ECU Diagnostics – part 11 : Logic Analyzer on the CAN Bus




To test out my theories and the code I’d been writing, I needed a simple test and a way to make sure the code (and I) was doing what I thought it should be.

The code part was easy, take the JSON files I’d created from the Easimap EC2 file and use it to ask for some simple data from the car.

As it turns out the “checking the code” part was also fairly straight forwards. I’ve talked about the Saleae Logic Analyzers in the past and how good they are. It also turns out that one of the software decoder modules they ship as standard is a CAN bus decoder. The idea is that you capture an analysis trace and then get the analyser software to decode the trace as CAN bus.

Saleae also have instructions on how to set up a CAN bus capture. They say that in most cases you can connect the analyser to CAN-L and set the analyser input to be high voltage (3.3v) and away you go.

Saleae Logic Analyzer (red thing) connected to PiCAN2 on Raspberry Pi. Yellow wire connected to CAN-L, Black wire to Ground.

You’ll notice that there’s also a TFT LCD sat on top of the Pi, that’s for a later project.

Analyzer Setup

With the analyser input set to 3v3 and a 50MHz sample rate I could capture the 1MHz activity on the CAN bus. I tried some captures at slower sample rates but they weren’t so reliable – clearly the analyzer needs to significantly oversample the signal to get the timing right.

Just for completeness, here’s a picture of the analyser leads connected to the PiCAN2…

Saleae Analyzer connected to Raspberry Pi and PiCAN2

Here’s a closeup of the connections…

Analyzer connections to PiCAN2 closeup

Anyways, that setup is well within the capabilities of the Saleae and gave very reliable results.

Saleae Logic Analyzer Setup for CAN bus Capture on Channel 0

Test Code

Just to check my theories I wrote this simple app to pull just a few data samples from the car’s ECU. I started with RT_ENGINESPEED (Engine RPM) and got back the result I was expecting (i.e. 0 RPM, as the car wasn’t running).

Here’s the code, which can also be found here.

# TestECU
# Application for testing python-isotp-mbe class
# 2019-08-26 John Martin

import logging
import argparse
import json
import pprint
import mbe
import curses

version = "0.1"

if (mbe.test_mode):
  variables_to_follow = [
  variables_to_follow = [

def main():
  parser = argparse.ArgumentParser(prog='mbepcap2txt', description='Takes an pcap with ISOTP formatted MBE transactions and makes it human readable.')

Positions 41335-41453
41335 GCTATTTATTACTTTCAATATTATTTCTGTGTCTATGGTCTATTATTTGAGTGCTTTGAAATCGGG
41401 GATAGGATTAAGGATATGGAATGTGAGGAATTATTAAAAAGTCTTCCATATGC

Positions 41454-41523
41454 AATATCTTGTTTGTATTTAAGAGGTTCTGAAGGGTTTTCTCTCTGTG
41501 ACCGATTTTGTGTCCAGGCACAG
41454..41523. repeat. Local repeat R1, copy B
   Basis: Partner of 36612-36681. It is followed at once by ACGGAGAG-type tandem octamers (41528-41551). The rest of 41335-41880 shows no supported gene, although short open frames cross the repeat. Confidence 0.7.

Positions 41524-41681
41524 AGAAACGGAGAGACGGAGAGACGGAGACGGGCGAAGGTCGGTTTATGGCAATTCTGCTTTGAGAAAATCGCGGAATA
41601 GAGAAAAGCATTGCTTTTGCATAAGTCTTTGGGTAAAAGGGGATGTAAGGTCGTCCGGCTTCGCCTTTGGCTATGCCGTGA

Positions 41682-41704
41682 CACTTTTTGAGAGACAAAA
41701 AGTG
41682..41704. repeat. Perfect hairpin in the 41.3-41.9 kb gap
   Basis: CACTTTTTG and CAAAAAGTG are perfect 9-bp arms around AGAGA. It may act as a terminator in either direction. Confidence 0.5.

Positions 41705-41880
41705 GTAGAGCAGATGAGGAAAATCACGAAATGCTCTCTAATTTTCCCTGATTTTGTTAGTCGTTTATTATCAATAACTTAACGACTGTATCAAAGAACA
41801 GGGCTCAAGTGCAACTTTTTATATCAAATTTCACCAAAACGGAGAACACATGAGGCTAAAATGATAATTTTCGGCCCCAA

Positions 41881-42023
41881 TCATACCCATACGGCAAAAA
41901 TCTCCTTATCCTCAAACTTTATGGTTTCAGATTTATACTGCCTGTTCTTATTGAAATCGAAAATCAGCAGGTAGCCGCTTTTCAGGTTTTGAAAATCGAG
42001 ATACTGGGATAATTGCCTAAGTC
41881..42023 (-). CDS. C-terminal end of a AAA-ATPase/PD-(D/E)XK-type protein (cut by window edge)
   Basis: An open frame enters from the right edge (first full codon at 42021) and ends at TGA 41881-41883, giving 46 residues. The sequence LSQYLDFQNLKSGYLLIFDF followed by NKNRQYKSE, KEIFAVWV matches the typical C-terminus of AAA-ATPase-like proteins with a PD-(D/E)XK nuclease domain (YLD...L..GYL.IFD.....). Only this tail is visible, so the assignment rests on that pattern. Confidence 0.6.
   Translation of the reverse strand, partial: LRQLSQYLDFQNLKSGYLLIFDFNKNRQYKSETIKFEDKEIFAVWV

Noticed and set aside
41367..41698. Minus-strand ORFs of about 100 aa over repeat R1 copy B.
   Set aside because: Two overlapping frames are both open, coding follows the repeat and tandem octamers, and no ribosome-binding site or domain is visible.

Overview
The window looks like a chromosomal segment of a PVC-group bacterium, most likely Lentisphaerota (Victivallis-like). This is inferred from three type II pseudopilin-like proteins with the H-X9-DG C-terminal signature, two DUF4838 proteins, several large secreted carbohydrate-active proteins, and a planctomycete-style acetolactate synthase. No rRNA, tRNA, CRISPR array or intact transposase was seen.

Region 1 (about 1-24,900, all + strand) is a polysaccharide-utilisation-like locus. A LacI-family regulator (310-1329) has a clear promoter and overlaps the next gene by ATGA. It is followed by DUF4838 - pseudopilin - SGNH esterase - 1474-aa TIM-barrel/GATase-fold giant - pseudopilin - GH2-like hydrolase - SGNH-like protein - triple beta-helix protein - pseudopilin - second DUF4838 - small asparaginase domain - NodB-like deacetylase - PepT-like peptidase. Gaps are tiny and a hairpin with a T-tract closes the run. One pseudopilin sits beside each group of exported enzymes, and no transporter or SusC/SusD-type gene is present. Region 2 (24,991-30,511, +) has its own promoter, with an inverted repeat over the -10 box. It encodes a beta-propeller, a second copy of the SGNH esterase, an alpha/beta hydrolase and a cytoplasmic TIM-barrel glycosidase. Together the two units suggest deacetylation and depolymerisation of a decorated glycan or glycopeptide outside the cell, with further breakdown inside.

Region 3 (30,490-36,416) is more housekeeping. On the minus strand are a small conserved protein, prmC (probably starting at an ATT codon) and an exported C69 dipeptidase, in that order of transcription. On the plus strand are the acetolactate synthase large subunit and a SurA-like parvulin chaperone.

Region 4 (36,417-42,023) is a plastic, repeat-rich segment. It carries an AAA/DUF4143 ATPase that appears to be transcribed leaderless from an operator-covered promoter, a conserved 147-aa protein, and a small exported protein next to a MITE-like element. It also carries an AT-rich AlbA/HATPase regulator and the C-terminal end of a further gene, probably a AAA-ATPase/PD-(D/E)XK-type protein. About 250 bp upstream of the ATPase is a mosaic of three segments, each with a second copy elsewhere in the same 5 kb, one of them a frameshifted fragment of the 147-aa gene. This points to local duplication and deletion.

parser.add_argument('--interface',     '-i',                   help='The can interface to open', required=True)
  parser.add_argument('--variables',     '-v',                   help='Input MBE variables filename', required=True)
  parser.add_argument('--query_id',      '-q',                   help='CAN query ID (default 0x0cbe1101)', default=0x0cbe1101)
  parser.add_argument('--response_id',   '-r',                   help='CAN resdponse ID (default 0x0cbe0111', default=0x0cbe0111)
  parser.add_argument('--loglevel',      '-l',                   help='Logging level to show', choices=['INFO','DEBUG','WARNING', 'ERROR', 'NONE'], default="ERROR")
  parser.add_argument('--logfile',       '-f',                   help='If set logging will be sent to this file')
  parser.add_argument('--version',       '-V', action='version', version='%(prog)s '+version)

  args = parser.parse_args()

  logging_level = getattr(logging, args.loglevel, None)
  logging.basicConfig(level=logging_level, filename=args.logfile, filemode='w')

  ecu = mbe.mbe()
  ret = ecu.set_options(args.variables, args.query_id, args.response_id, args.interface)
  if(not ret):
    logging.error("Unable to set options")

  if(ecu.add_variable_list_to_follow(variables_to_follow) != len(variables_to_follow)):
    logging.warning("Ooops, didn't add all the vars I wanted to")
  else:"Added all the variables we expected")


  results = dict()
  if (ecu.process_all_pages(results) != False):

if __name__ == '__main__':

When we run the code above it makes a single request to the car for Engine RPM and displays the results. Here are the ISOTP CAN bus packets for this test:

REQUEST:  0100000000f87c7d<br>RESPONSE: 810000

As you can see in first packet, there’s a data request (0x01)  to page 0xf8 with 0x7c and 0x7d as the requested data address.

Then in the response packet there’s a data response (0x81) with 0x0000 as the RPM. Bingo! And because the car engine wasn’t running at the time, a response of zero RPM makes perfect sense!

Here’s the 3 raw CAN bus frames that correspond to those ISOTP packets:

#     CAN ID     Data
[290] 0x0cbe1101 10 08 01 00 00 00 00 f8
[291] 0x0cbe1101 21 7c 7d
[292] 0x0cbe0111 03 81 00 00 00 00 f8 7c

And here’s what that looked like in the logic analyser. The three images are for each of the three CAN bus frames (you might need to click on the images to see them full scale)…

CAN bus request: 0x0cbe1101 10 08 01 00 00 00 00 f8
CAN bus request: 0x0cbe1101 21 7c 7d
CAN bus response: 0x0cbe0111 03 81 00 00 00 00 f8 7c

You can see details of the CAN bus protocol in full technicolor. The analyser software doesn’t show the start but you can see the ID, data and CRC. A more detailed discussion on the CAN bus protocol can be found in this post.

So my software is able to send a good ISOTP CAN bus request to the car and we get a good response back.

It Works!

So… it works! We’ve figured out how the three communications protocols work that these ECUs seem to use. There may be more to know but we can now use the more complicated protocol used by Easimap and dig deeper into the ECU.

Now lets summarize all we know about the various protocols.


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